Appeal dismissed.

JUDGMENT OF THE COURT
  • A The appeal is dismissed.

  • B The appellant is to pay the respondents costs of $25,000 and reasonable disbursements as fixed by the Registrar.

REASONS
(Given by William Young J)
Introduction
1

The appellant, LSG Sky Chefs New Zealand Ltd (LSG), and the respondents, Pacific Flight Catering Ltd and PRI Flight Catering Ltd (together “Pacific”), are competitors. Both provide airline meals for passenger aircraft operating out of Auckland Airport. Following a tender process in late 2010, LSG replaced Pacific as the supplier of meals to Singapore Airlines. This took effect in February 2011.

2

For the purposes of pt 6A of the Employment Relations Act 2000, the replacement of Pacific by LSG was a “restructuring” with the result that the affected employees of Pacific were entitled to transfer their employment to LSG. Such transfers were required to be on the existing terms and conditions of their employment and LSG was required to recognise their accrued entitlements to annual holidays, alternative holidays and sick and bereavement leave.

3

LSG now seeks reimbursement from Pacific on the basis that that when it discharged the liabilities associated with those entitlements, its payments were to the use of Pacific and under compulsion of law.

4

In the High Court, Woolford J upheld LSG's claim 1 but Pacific's appeal to the Court of Appeal was successful. 2

Overview of our approach to the case
5

Halsbury's Laws of England sets out the elements that have to be established to support a claim for money paid to the use of another by compulsion of law. They are: 3

  • (1) the claimant must have made an actual or virtual payment of money; neither the incurring of a liability nor the loss of goods can be treated as money paid;

  • (2) the claimant must have been compelled, or compellable, to pay this money to a third party, or have been requested by the defendant to pay it;

  • (3) the claimant must not officiously have intervened so as to expose himself to the liability to make the payment; and

  • (4) the defendant must have been legally liable to pay the third party, though the reason for that liability need not be the same as the one which induced the claimant to pay the third party.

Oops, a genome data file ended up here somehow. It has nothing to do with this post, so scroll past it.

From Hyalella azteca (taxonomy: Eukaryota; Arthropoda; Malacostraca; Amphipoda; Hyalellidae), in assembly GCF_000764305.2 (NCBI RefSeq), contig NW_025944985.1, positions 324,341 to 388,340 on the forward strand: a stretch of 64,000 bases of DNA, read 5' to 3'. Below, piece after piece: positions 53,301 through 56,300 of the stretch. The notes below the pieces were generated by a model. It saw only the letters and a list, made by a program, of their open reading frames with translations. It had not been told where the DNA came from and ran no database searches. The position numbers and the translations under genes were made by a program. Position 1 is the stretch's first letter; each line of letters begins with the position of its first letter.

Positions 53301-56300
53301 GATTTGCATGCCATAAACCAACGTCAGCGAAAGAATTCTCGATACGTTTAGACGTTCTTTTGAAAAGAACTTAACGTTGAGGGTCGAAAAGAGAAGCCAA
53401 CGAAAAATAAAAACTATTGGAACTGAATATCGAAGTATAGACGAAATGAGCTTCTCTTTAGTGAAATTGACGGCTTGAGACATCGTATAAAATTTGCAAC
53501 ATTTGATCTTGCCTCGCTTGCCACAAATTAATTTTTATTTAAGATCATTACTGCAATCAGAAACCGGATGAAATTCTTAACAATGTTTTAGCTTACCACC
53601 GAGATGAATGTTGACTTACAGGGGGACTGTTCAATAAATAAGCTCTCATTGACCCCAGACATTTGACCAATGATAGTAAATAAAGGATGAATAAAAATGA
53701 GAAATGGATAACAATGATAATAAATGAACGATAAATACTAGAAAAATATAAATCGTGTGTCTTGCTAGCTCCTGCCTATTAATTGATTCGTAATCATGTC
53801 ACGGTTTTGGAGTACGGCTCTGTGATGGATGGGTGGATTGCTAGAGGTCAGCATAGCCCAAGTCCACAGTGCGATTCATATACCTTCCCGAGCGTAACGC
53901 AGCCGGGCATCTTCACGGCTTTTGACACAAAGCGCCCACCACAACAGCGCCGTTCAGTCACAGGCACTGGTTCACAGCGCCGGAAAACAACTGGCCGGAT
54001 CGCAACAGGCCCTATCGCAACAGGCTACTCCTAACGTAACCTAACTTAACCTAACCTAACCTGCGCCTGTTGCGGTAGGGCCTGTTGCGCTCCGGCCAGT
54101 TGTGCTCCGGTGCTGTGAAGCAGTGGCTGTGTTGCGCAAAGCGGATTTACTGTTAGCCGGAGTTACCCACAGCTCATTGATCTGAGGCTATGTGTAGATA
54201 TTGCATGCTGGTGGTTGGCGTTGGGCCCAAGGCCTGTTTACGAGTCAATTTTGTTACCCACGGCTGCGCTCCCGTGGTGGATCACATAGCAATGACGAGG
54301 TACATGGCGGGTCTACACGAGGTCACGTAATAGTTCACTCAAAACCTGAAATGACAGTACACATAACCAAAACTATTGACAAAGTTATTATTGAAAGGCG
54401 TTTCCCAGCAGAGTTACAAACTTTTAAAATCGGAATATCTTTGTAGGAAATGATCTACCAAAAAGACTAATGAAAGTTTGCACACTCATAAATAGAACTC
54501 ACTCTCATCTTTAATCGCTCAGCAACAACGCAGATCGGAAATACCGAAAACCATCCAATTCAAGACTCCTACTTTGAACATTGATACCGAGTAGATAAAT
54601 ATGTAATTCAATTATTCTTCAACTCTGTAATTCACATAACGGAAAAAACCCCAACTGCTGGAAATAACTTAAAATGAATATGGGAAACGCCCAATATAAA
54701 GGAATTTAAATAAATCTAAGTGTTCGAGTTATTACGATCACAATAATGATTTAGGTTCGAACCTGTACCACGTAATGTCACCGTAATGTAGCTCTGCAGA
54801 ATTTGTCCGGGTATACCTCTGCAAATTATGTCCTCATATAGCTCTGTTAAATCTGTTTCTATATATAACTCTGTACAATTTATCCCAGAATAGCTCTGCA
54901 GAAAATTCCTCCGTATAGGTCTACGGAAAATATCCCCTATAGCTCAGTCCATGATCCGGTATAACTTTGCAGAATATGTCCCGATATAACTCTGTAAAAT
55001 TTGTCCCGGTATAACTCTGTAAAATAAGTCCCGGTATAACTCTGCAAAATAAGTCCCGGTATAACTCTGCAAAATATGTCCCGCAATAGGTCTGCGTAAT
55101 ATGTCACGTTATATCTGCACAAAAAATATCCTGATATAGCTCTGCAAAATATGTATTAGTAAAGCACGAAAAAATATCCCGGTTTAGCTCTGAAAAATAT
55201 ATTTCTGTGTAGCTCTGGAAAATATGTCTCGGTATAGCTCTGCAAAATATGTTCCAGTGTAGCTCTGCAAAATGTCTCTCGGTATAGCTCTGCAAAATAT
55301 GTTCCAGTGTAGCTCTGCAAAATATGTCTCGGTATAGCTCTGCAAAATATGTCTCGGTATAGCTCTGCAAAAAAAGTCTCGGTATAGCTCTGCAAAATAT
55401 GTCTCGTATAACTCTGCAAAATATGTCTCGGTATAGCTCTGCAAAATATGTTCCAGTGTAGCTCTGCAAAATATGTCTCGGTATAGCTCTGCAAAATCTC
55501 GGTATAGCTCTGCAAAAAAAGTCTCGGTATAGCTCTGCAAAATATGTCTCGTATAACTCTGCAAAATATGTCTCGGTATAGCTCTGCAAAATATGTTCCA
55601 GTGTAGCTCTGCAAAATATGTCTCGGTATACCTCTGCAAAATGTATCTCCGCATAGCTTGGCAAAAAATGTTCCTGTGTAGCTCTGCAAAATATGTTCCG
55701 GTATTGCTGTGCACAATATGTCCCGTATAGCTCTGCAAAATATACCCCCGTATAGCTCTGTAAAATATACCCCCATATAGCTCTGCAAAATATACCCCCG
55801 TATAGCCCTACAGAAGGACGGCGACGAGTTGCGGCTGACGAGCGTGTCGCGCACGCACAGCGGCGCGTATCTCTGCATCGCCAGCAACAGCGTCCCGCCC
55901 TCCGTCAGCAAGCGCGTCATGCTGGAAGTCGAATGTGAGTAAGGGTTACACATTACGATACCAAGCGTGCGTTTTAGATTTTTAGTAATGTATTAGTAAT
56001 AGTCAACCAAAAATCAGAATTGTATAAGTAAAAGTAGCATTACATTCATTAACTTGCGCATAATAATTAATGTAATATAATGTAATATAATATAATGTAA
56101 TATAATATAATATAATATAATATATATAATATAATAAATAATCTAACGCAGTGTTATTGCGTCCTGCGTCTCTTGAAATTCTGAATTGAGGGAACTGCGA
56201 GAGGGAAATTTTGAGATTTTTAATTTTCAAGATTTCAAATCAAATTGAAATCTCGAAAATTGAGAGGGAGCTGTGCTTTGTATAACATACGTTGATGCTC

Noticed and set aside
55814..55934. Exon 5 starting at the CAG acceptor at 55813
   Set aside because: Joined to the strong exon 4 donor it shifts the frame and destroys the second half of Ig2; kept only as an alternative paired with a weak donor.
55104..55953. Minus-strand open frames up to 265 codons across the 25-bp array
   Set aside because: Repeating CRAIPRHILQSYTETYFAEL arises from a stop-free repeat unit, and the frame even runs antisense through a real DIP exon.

6

In the High Court and Court of Appeal, the case was addressed primarily on the basis that (a) this passage accurately states the law,4 (b) LSG can satisfy the first three elements just identified,5 and (c) accordingly the critical issue is whether Pacific continued to be liable in relation to the entitlements of the transferred employees after the transfer date.6 In this Court, however, Mr Skelton QC suggested that Pacific's liability to reimburse LSG did not necessarily depend upon Pacific having a continuing and post-transfer liability in relation to those entitlements.

7

LSG's claim has always been premised on the basis that the payments which it made were for the “use” or “benefit” of Pacific. This premise can only be made out if Pacific received a benefit from the payments. It could only have received such a benefit if the payments discharged continuing liabilities. That the discharge of an existing liability of the defendant is fundamental to the cause of action is consistent not only with the passage from Halsbury's Laws of England which we have just cited but also the discussion in the current edition of Goff and Jones: The Law of UnjustEnrichment. 7 It also conforms to the way in which the principles have been stated in cases in which recovery has been directed 8 and denied. 9

8

In the course of argument, members of the Court raised with Mr Skelton the suggestion that the focus of the claim should perhaps be on what happened at the point of transfer, at which time LSG relieved Pacific of its obligations in respect of the accrued entitlements of transferring employees. This, however, was not the way the case was pleaded or argued in the courts below and Mr Skelton disavowed any attempt to pursue such an argument before us. 10

9

It follows that we are of the view that LSG can only succeed if it can establish that Pacific's liabilities in respect of...

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7 cases
  • Shabeena Shareen Nisha (Nisha Alim) v LSG Sky Chefs New Zealand Ltd NZEmpC Auckland
    • New Zealand
    • Employment Court
    • 29 Julio 2015
    ...Ltd v LSG Sky Chefs New Zealand Ltd [2013] NZCA 386 , [2014] 2 NZLR 1. 4 LSG Sky Chefs New Zealand Ltd v Pacific Flight Catering Ltd [2014] NZSC 158 5 At [8] (HC). 6Blank v Canada (Minister of Justice) [2006] 2 SCR 319, 2006 SCC 39. 7 At [37]. 8 At [37], [36]. 9Snorkel Elevating Work Plat......
  • Sn v Mn
    • New Zealand
    • High Court
    • 14 Diciembre 2017
    ...dismissal of LSG’s appeal did not affect the matters referred to above. See LSG Sky Chefs New Zealand Ltd v Pacific Flight Catering Ltd [2014] NZSC 158, [2016] 1 NZLR Wholesale Distributors Ltd v Songle Supermarket Ltd, above n 6. [14] In that case, Moore J had declined WDL’s application fo......
  • Nisha v LSG Sky Chefs New Zealand Ltd
    • New Zealand
    • 15 Mayo 2015
    ...Catering Ltd v LSG Sky Chefs New Zealand Ltd [2013] NZCA 386, [2014] NZLR 1. LSG Sky Chefs New Zealand Ltd v Pacific Flight Catering Ltd [2014] NZSC 158. have been reprehensible, but we do not see it as having any bearing on issues before us in the present appeal. [18] The defendant’s chall......
  • Nisha v LSG Sky Chefs New Zealand Ltd
    • New Zealand
    • 1 Enero 2015
    ...at the end of this judgment about how that issue is to be determined. 4 LSG Sky Chefs New Zealand Ltd v Pacific Flight Catering Ltd [2014] NZSC 158. [15] Similarly, the plaintiff’s application for leave to seek the recall of the Interlocutory Judgment (No 7) deals with matters begun before ......